Sometimes Success Depends on How Your Content is Delivered

Sometimes Success Depends on How Your Content is Delivered

By Brianne Carlon RushFeb 13 /2014

delivering quality contentBy now you’ve heard it a million times: You must produce quality content. It isn’t easy, but it is fair and it is a necessity. In fact, Google has made it clear that it likes quality, in-depth content, providing searchers with these options whenever possible. In-depth articles are often thousands of words in length, and so far, results have been from reputable sources like The New Yorker and Wall Street Journal.

But length is not always synonymous with quality. In fact, some really long content could be categorized as bad or even a waste of time. And when it comes to your content, quality doesn’t guarantee consumption or even a nod of recollection. Even if you write and design the most well-researched 3,000-word eBook and place it on your website with intriguing calls to action and a masterful landing page, it doesn’t mean people will read it.

In a world where it is increasingly more difficult getting buyers to see your content, it is more imperative than ever to offer some sort of “wow” factor. As long as the “meat” of your content is high quality, the way in which you deliver that content provides a huge opportunity to captivate your buyers.

Let’s back up for one minute and briefly define quality content: Quality content offers useful information that aligns with your audiences' lives and challenges. It should also be consistent, relevant and void of blatant promotion.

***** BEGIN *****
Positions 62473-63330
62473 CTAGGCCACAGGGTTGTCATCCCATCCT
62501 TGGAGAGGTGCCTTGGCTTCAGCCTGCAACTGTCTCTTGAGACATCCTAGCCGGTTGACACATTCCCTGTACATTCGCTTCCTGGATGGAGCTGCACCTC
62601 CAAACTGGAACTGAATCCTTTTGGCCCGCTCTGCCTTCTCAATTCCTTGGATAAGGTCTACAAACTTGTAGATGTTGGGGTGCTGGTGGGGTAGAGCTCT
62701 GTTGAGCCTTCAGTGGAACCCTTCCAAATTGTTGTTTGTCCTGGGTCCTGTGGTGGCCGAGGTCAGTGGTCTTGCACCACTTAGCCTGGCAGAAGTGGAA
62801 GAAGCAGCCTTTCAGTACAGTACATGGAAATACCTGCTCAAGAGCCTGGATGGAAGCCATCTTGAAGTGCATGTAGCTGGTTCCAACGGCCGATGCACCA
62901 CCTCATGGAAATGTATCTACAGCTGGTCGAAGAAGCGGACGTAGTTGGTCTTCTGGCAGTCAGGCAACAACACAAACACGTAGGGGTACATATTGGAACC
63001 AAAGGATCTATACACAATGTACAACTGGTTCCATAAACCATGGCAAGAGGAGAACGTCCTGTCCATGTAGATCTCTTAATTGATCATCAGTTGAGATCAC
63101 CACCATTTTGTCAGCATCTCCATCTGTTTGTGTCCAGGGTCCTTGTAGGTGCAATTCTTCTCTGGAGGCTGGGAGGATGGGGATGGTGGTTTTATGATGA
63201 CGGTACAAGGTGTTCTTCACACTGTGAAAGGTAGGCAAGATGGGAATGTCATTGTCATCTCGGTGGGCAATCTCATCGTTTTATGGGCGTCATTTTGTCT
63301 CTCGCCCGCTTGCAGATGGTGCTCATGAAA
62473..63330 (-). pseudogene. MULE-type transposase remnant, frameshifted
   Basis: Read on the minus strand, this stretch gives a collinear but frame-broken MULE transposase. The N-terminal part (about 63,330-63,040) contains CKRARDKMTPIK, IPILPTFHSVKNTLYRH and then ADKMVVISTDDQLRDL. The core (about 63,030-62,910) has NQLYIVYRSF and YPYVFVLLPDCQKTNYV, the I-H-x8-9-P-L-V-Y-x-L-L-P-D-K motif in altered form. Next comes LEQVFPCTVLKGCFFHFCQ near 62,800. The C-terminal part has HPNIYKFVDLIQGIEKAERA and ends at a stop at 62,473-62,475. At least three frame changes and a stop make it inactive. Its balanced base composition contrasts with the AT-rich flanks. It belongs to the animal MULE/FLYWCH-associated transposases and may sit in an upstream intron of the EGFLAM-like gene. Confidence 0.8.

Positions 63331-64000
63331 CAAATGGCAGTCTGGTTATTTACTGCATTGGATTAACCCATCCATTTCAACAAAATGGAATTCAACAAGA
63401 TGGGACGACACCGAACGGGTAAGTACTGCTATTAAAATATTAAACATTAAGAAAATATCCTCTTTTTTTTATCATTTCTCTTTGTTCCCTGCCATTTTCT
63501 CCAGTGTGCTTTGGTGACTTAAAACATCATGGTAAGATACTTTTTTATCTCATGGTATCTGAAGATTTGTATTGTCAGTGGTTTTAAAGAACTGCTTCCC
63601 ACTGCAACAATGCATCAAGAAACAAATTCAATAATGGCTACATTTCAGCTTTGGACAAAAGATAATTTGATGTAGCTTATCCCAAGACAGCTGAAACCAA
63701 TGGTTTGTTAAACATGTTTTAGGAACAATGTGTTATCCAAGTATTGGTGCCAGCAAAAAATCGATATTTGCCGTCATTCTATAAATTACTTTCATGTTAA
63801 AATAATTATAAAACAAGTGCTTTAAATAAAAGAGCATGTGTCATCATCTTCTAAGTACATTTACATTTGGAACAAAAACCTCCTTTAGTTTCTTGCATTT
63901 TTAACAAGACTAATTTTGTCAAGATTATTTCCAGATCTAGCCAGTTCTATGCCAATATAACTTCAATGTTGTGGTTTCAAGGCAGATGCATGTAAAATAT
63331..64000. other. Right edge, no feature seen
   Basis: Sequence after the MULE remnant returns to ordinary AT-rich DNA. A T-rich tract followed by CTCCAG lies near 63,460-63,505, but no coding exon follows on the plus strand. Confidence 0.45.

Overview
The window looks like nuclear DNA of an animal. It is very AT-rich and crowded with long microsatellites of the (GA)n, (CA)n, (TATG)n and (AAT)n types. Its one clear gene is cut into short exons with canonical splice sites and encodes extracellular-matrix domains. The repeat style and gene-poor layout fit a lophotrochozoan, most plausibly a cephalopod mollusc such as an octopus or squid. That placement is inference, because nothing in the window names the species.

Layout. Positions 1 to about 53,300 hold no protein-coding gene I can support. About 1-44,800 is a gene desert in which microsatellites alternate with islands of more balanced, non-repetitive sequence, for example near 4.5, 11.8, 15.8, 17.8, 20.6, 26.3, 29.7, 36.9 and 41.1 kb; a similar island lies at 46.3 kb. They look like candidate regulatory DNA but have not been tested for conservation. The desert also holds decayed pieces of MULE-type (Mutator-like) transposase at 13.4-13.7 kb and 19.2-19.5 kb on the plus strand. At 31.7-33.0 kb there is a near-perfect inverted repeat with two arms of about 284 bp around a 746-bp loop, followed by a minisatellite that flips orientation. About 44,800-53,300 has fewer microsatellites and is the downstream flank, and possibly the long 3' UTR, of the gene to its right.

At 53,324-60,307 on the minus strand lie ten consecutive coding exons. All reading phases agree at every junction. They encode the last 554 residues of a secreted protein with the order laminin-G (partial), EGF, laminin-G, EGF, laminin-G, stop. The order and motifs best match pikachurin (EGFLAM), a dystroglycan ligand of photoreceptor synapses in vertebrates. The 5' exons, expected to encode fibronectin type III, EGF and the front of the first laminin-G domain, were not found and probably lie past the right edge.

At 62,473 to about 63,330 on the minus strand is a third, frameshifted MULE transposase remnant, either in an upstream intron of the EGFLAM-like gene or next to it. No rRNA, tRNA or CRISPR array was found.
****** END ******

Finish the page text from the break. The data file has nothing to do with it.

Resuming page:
That eBook of yours may cover all of these elements, but it doesn’t mean it is captivating your audience or aligning with their lifestyle. Now is the time to experiment and find new ways to deliver your valuable information that will get buyers to consume your content and ultimately convince them to purchase your product or service.

Here are a few of my favorite “delivery systems” so far:


People mag storifyThis awesome service helps brands collect news and comments regarding any topic being discussed on social media and display it in a logical, storytelling format. Brands can structure conversations already happening about topics relevant to their buyers and share it on their owned media. Smart brands are also adding their thoughts and context to these stories, helping to shape the stories in a way that leads to customer conversions. 

Who’s doing it well? People magazine has quite a few mesmerizing stories that could enchant viewers for days. A timely example is its Sochi Style Moments story, which shows a mix of warm clothes and heart-warming moments. 

weather channel storifyNot to be outdone, The Weather Channel has several stories that show the rest of us what those living in severe weather conditions are experiencing. Check out how the
South is preparing for upcoming unprecedented winter storms.